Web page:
10. ^ “Paddy McNair can be Man United’s right back for next 10 years van Gaal says”. ESPN FC. 6 February 2015. Retrieved 6 February 2015.
  11. ^ Bostock, Adam (10 February 2015). “Paddy McNair signs new Manchester United contract”. Manchester United F.C. Retrieved 10 February 2015.
  12. ^ McNulty, Phil (28 November 2015). “Leicester City 1–1 Manchester United”. BBC Sport. Retrieved 29 November 2015.
  13. ^ “Sunderland sign Man Utd duo”. Sunderland A.F.C. 11 August 2016. Retrieved 11 August 2016.
  14. ^ “Manchester City 2-1 Sunderland – BBC Sport”.
  15. ^ “QPR 1–2 Sunderland”. BBC Sport. 21 September 2016. Retrieved 21 September 2016.
  16. ^ “Treatment Room: McNair ruled out of action”. Sunderland A.F.C. 23 November 2016. Retrieved 23 November 2016.
  17. ^ ‘It’s great to feel like a footballer again’ – Paddy McNair”. BBC Sport. 30 October 2017. Retrieved 27 December 2017.
  18. ^ “Sunderland 3–3 Bolton Wanderers”. BBC Sport. 31 October 2017. Retrieved 27 December 2017.
  19. ^ “Paddy McNair must be given Sunderland captaincy to keep him at club”. Sunderland Echo. 8 May 2018. Retrieved 27 May 2018.
  20. ^ “Paddy McNair: Middlesbrough sign Northern Ireland midfielder from Sunderland”. BBC Sport. 26 June 2018. Retrieved 3 July 2018.
  21. ^ “MATCH REPORT: Boro 3 Sheffield United 0”. Middlesbrough F.C. 7 August 2018. Retrieved 20 February 2019.
  22. ^ “Middlesbrough 1-1 Millwall”. BBC Sport. 24 August 2019. Retrieved 27 August 2019.
  23. ^ a b “Boro’s End Of Season Award Winners”. Middlesbrough F.C. 22 May 2021. Retrieved 27 June 2021.
  24. ^ “Manchester United’s Paddy McNair in Northern Ireland squad”. BBC Sport. 4 November 2014. Retrieved 4 November 2014.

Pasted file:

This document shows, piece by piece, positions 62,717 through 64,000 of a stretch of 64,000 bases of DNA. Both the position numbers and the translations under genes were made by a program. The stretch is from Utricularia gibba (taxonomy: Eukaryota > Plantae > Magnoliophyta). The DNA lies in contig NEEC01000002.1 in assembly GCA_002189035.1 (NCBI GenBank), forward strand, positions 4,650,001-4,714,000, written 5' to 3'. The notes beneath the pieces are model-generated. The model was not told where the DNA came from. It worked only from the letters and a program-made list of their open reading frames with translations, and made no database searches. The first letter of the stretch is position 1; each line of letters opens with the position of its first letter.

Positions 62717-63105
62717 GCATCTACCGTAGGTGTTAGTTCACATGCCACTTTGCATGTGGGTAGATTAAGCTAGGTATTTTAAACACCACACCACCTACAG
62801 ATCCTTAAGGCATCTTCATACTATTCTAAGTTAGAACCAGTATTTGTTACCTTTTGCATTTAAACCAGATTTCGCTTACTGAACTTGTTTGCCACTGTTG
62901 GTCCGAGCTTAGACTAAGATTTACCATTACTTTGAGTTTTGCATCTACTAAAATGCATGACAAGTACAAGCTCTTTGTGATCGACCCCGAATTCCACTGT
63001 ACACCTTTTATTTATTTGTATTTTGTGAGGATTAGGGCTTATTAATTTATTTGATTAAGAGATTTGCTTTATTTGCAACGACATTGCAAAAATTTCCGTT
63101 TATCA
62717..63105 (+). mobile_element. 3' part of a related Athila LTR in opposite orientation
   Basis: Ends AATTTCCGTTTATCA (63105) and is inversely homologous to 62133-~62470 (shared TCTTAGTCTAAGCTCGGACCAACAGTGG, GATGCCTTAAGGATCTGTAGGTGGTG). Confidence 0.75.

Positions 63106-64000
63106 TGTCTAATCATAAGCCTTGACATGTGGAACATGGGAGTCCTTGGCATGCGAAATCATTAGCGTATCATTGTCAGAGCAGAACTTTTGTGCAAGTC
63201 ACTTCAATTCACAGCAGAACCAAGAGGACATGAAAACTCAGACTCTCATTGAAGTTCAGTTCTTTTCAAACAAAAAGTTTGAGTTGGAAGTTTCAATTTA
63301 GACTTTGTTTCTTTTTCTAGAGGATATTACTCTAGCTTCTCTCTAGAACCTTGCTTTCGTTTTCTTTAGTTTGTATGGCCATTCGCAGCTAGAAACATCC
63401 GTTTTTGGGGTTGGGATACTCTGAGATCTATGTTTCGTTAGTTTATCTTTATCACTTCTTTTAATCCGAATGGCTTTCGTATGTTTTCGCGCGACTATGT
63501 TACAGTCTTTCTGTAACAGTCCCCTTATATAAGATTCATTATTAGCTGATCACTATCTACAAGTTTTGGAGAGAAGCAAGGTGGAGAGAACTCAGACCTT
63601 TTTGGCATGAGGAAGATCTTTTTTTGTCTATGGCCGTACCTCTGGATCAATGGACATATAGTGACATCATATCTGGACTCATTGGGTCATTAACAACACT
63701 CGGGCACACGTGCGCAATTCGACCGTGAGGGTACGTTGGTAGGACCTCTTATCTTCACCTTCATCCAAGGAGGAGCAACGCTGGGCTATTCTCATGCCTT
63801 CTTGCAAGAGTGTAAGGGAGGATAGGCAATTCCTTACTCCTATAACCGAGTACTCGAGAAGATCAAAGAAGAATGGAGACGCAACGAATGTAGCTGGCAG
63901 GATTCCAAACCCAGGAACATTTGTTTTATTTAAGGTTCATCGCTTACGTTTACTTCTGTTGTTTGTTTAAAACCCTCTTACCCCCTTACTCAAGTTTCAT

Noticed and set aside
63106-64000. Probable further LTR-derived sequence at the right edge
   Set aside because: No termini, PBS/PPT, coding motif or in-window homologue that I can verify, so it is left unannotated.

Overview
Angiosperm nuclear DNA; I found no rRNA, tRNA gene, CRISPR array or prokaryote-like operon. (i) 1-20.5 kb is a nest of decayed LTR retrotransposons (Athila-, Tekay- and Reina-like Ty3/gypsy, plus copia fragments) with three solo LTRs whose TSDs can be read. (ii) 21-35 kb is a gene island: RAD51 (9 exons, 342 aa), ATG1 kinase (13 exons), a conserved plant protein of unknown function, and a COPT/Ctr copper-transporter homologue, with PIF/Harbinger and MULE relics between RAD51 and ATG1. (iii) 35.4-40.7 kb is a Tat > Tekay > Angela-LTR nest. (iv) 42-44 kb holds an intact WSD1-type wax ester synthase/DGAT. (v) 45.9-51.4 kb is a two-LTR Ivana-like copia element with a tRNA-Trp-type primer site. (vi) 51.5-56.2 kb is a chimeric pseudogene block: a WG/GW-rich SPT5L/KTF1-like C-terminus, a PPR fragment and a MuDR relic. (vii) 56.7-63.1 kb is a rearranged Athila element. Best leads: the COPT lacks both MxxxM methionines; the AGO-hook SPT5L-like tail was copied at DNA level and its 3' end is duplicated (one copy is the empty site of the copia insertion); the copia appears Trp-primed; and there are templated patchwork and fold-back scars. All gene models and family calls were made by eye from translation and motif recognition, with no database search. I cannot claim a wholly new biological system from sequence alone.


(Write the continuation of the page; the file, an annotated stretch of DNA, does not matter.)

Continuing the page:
25. ^ “Scotland 1–0 Northern Ireland”. BBC Sport. 25 March 2015. Retrieved 25 March 2015.
  26. ^ Jackson, Lyle (4 September 2015). “Faroe Islands 1–3 Northern Ireland”. BBC Sport. Retrieved 5 September 2015.
  27. ^ Bostock, Adam. “Paddy McNair helps Northern Ireland qualify for Euro 2016”. Manchester United F.C. Retrieved 9 October 2015.
  28. ^ “Paddy McNair to spend third night in Helsinki hospital”. BBC Sport. 13 October 2015. Retrieved 13 October 2015.
  29. ^ “Paddy McNair now a Northern Ireland midfield option says Michael O’Neill”. BBC Sport. 25 March 2016. Retrieved 26 March 2016.
  30. ^ “Euro 2016: NI boss O’Neill names final 23-man squad”. BBC Sport. 28 May 2016. Retrieved 21 September 2016.
  31. ^ “Northern Ireland’s long-awaited return to major tournament ends with Poland loss”. Irish Independent. Dublin. 12 June 2016. Retrieved 21 September 2016.
  32. ^ “Ukraine 0–2 Northern Ireland”. UEFA. 16 June 2016. Retrieved 21 September 2016.
  33. ^ Hytner, David (25 June 2016). “Gareth McAuley’s own goal takes Wales past Northern Ireland at Euro 2016”. The Guardian. London. Retrieved 24 September 2016.
  34. ^ “Belarus 0 1 Northern Ireland”. BBC Sport. 11 June 2019. Retrieved 15 October 2019.
  35. ^ “Czech Republic 2 3 Northern Ireland”. BBC Sport. 14 October 2019. Retrieved 15 October 2019.
  36. ^ “Games played by Patrick McNair in 2014/2015”. Soccerbase. Centurycomm. Retrieved 30 September 2017.
  37. ^ “Games played by Patrick McNair in 2015/2016”. Soccerbase. Centurycomm. Retrieved 30 September 2017.
  38. ^ “Games played by Patrick McNair in 2016/2017”. Soccerbase. Centurycomm. Retrieved 30 September 2017.
  39. ^ “Games played by Patrick McNair in 2017/2018”. Soccerbase. Centurycomm. Retrieved 17 November 2017.
  40. ^ “Games played by Patrick McNair in 2018/2019”. Soccerbase. Centurycomm. Retrieved 24 September 2018.
  41. ^ “Games played by Patrick McNair in 2019/2020”. Soccerbase. Centurycomm. Retrieved 23 September 2019.
  42. ^ “Games played by Patrick McNair in 2020/2021”. Soccerbase. Centurycomm. Retrieved 11 December 2020.
  43. ^ “Games played by Patrick McNair in 2021/2022”. Soccerbase. Centurycomm. Retrieved 10 May 2022.
  44. ^ a b “McNair, Paddy”. National Football Teams. Benjamin Strack-Zimmermann. Retrieved 17 November 2017.

External links[edit]